Frances Rafferty previews the centenary of the National Association of Head Teachers
David Blunkett, the Education and Employment Secretary, will be asked to grant three birthday wishes next week when he attends the centenary celebrations of the National Association of Head Teachers.
The union finds it propitious that on its 100th birthday he will be making his first keynote speech to teachers since taking up his new office. Liz Paver, who takes over as the union's president on Tuesday, has her wish-list ready: less contact time for primary teachers, a pruning of the curriculum, and smaller class sizes.
She believes the union, which has weathered two world wars and seen many Education Acts come and go, has seen the most revolutionary changes to the headteacher's job in the last 10 years, with the introduction of local management, increased role of governors and national curriculum.
The 1905 Handbook of Suggestions for Teachers, which said, "The Head Teacher was to be captain of his ship, and was free to adopt whatever methods he considered best for the well-being of his school", has become a quaint curiosity.
David Hart, who also celebrates his 20th year as general secretary, says the union's founding members would be proud to see the emergence of the NAHT as the biggest association for heads and deputies in Europe and the second biggest in the world.
According to a book published half a century ago to mark the union's 50th year, drawing on the experiences of its former presidents, its beginnings were somewhat shaky.
According to F V Hawkey (the president from 1942 to 1943), the newly-formed association had its trials. Some heads thought becoming a part of the horny-handed brotherhood of toil was not in keeping with their station.
He said: "It was not 'quite the thing' for the black-coated worker to indulge in the radical method of procedure associated with trade unionism, and the professions were expected to hold themselves aloof from anything in the nature of agitation and concerted action. Undeterred by forebodings of the loss of social status and unperturbed by warnings of all kinds of dire consequences, the stalwarts persevered and the association grew in size and influence."
Since then NAHT has lost any inhibition over fomenting agitation, and members famously booed John Patten, then the Education Secretary, to much indignation from the popular press.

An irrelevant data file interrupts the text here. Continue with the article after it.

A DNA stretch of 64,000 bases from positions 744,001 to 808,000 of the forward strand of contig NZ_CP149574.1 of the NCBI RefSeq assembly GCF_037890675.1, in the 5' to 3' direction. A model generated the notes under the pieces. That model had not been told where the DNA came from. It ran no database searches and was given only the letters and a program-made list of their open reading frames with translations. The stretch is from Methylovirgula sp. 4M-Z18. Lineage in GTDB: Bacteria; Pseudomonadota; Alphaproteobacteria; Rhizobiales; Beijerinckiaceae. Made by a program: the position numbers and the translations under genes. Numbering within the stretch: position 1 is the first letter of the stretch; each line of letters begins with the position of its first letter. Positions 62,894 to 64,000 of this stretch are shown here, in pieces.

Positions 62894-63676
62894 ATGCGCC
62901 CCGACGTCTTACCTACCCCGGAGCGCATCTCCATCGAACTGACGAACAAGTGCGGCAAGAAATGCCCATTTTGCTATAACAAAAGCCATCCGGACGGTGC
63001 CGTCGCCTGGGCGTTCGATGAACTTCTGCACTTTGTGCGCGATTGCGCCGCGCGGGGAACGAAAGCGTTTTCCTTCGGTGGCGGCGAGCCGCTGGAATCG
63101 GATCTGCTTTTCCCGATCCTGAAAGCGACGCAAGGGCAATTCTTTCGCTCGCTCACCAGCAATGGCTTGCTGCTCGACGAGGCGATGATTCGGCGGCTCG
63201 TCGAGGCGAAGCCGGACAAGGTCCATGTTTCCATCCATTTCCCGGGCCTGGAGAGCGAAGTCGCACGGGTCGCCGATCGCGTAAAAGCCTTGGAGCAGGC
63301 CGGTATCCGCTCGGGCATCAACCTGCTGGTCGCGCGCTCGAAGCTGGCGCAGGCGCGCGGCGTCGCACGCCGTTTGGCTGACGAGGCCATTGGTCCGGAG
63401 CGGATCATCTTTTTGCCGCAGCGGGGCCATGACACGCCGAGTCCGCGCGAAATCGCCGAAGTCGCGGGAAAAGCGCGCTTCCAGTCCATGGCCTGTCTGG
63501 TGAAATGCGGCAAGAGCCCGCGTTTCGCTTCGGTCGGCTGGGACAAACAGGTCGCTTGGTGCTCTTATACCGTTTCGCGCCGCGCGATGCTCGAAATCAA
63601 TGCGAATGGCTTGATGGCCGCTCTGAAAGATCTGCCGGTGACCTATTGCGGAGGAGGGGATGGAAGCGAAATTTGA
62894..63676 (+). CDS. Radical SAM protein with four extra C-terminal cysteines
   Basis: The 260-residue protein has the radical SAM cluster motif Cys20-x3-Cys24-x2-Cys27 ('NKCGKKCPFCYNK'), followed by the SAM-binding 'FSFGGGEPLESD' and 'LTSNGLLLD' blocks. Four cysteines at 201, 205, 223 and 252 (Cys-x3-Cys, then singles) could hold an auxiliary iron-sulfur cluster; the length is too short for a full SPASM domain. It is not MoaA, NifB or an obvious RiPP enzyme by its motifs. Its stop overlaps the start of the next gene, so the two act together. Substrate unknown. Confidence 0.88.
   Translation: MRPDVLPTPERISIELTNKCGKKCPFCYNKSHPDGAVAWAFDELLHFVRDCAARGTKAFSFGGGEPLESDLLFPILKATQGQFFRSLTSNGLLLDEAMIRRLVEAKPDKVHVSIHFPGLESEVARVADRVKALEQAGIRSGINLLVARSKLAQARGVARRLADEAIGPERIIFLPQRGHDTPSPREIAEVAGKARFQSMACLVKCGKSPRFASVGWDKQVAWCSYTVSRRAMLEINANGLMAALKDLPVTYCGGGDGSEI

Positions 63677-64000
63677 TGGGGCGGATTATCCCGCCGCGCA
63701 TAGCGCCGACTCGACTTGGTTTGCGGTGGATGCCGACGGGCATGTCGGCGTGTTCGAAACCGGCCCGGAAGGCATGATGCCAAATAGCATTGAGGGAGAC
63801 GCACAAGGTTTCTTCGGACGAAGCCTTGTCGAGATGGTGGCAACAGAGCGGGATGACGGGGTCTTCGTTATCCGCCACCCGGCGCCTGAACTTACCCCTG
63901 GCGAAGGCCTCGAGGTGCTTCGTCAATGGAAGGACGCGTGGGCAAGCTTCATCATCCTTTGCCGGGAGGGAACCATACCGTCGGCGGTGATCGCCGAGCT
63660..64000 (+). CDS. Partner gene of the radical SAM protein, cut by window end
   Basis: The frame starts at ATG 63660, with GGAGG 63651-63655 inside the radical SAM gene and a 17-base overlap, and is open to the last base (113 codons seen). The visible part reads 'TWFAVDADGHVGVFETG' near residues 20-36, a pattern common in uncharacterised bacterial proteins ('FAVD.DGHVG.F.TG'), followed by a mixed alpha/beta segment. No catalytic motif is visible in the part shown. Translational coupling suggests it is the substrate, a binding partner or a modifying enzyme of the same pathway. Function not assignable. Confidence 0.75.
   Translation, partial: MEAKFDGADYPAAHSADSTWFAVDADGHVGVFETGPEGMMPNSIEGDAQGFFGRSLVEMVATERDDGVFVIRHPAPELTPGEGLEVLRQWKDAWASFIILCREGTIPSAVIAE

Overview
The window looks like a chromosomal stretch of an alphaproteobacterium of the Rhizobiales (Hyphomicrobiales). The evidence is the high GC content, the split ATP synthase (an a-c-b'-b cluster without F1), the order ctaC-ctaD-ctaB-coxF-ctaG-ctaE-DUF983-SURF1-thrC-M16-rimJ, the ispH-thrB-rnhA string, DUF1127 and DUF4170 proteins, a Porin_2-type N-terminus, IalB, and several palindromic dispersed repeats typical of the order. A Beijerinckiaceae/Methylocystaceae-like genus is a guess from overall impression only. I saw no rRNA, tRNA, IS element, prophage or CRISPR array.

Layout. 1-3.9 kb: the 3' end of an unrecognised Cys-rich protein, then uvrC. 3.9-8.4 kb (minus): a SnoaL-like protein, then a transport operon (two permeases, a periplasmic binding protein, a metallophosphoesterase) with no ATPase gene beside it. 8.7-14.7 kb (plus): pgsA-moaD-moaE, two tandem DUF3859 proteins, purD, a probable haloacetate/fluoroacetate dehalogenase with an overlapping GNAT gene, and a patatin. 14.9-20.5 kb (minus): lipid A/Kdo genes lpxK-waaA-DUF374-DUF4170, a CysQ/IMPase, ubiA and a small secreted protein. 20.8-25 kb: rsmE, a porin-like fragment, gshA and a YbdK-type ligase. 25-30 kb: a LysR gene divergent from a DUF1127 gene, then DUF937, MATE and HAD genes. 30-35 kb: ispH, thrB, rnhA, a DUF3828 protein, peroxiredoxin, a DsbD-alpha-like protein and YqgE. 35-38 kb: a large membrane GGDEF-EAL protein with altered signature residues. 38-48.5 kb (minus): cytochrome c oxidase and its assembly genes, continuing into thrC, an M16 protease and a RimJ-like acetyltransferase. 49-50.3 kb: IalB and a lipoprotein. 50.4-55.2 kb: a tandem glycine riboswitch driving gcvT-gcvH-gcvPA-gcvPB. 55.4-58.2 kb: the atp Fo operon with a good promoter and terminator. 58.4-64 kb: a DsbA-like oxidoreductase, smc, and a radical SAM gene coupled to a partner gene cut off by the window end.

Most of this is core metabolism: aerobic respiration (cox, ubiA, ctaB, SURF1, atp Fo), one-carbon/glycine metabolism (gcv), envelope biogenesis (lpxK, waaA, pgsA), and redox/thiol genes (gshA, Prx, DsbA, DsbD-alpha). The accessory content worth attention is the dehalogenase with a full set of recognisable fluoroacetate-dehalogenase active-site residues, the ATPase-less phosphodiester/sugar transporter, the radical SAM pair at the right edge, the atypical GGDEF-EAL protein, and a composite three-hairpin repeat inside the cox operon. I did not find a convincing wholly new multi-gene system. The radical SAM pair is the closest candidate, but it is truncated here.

But some things remain the same. David Hart said: "If any of our founding members were to appear on the scene in Scarborough next week, they would not be unfamiliar with the issues important in 1997."
Prominent on the 1925 agenda of the association was the need to rebuild unsuitable school buildings. The problem of class size, however, was of an altogether different order in earlier days. One teacher recalls that in 1900 classes of 80 or more were not unusual and one mistress who had a class of 99 and said she regretted it was not 100 because then she could have "made a song about it".
The history of the union also reveals the waxing and waning of educational ideas, many of which have now come full circle. Past presidents rejoiced in being freed from the rote of the Three Rs. "The embryo of totalitarianism in education was withering and passing away before reaching a stage of development which would have stultified all further progress," wrote F V Hawkey.
This freedom allowed primary school teachers', unburdened by a national curriculum to become visionaries. "In the infant school we do not want level pitches upon which to play football in the orthodox way," said Dorothy J Neale, speaking in the late 1940s. "We want an adventurous environment where we can try out our new-grown strengths . . . We want hills to roll down and to climb, cosy and grassy dells to sit in, mounds upon which to climb and shout . . . Yes - we need trees."
The NAHT conference has taken a number of forms, but the innovation of the one-minute mike spot (to be extended to two minutes) has been the most popular. This allows delegates to stray off the prepared platform speech and always has that element of danger. One of the most memorable was the headteacher who got up to lambast his colleagues for spending school funds on lavish furniture for their offices.
The conference last year said goodbye to its Saunders and Grey double act, the headteachers from Stoke on Trent whose attempts to remove the stuffiness from proceedings made them popular performers.
"Education is boring. Not even Tony Blair could make it interesting," said Martin Saunders. "Derek Gray and I just tried to make it look as if headteachers had a sense of humour, while making important points."
He paid tribute, as did many of his colleagues, to the general secretary for his part in the NAHT's success. "Without any shadow of a doubt, David Hart is the best general secretary of all the trade unions and we have been very fortunate to have him," he said.
The union's main rival is the Secondary Heads Association. David Hart says he would like the 8,700 SHA members and 32,000 NAHT members to come together under an umbrella association. Liz Paver says she will try to forge new links in her presidential year. While they do work together on policy documents, and there is fair amount of double membership, both sides admit there are still major obstacles to a merger.
The immediate prospect for the NAHT is to highlight to Mr Blunkett, its special birthday guest, its present concerns: heads' pay, the professional development of school managers, problems with the inspection service, the unpopularity of collective worship and target setting.
Mr Hart said: "As we celebrate our 100th birthday, it is appropriate that we have a new Government. I do not look upon its new programme with rose-tinted glasses, but I look forward to a meaningful relationship and a meaningful partnership."